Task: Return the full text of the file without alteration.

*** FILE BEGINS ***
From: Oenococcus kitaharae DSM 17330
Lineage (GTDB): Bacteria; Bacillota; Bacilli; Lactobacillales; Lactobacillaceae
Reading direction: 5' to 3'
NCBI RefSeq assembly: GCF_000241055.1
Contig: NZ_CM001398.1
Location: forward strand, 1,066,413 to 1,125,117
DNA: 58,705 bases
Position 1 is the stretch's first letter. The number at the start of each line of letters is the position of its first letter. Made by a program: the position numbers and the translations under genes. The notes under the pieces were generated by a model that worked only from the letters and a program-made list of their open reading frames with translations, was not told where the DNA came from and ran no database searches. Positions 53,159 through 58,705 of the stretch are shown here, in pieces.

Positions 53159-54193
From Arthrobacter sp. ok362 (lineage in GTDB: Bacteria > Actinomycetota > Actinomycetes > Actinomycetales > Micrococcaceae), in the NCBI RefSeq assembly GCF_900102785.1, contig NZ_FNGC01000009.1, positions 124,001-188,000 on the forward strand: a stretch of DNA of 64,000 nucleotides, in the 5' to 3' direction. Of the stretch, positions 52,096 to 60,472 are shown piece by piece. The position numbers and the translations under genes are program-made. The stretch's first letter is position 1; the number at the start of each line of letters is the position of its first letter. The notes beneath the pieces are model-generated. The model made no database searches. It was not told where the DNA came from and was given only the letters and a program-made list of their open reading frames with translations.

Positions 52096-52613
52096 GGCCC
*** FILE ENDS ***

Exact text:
From: Oenococcus kitaharae DSM 17330
Lineage (GTDB): Bacteria; Bacillota; Bacilli; Lactobacillales; Lactobacillaceae
Reading direction: 5' to 3'
NCBI RefSeq assembly: GCF_000241055.1
Contig: NZ_CM001398.1
Location: forward strand, 1,066,413 to 1,125,117
DNA: 58,705 bases
Position 1 is the stretch's first letter. The number at the start of each line of letters is the position of its first letter. Made by a program: the position numbers and the translations under genes. The notes under the pieces were generated by a model that worked only from the letters and a program-made list of their open reading frames with translations, was not told where the DNA came from and ran no database searches. Positions 53,159 through 58,705 of the stretch are shown here, in pieces.

Positions 53159-54193
From Arthrobacter sp. ok362 (lineage in GTDB: Bacteria > Actinomycetota > Actinomycetes > Actinomycetales > Micrococcaceae), in the NCBI RefSeq assembly GCF_900102785.1, contig NZ_FNGC01000009.1, positions 124,001-188,000 on the forward strand: a stretch of DNA of 64,000 nucleotides, in the 5' to 3' direction. Of the stretch, positions 52,096 to 60,472 are shown piece by piece. The position numbers and the translations under genes are program-made. The stretch's first letter is position 1; the number at the start of each line of letters is the position of its first letter. The notes beneath the pieces are model-generated. The model made no database searches. It was not told where the DNA came from and was given only the letters and a program-made list of their open reading frames with translations.

Positions 52096-52613
52096 GGCCC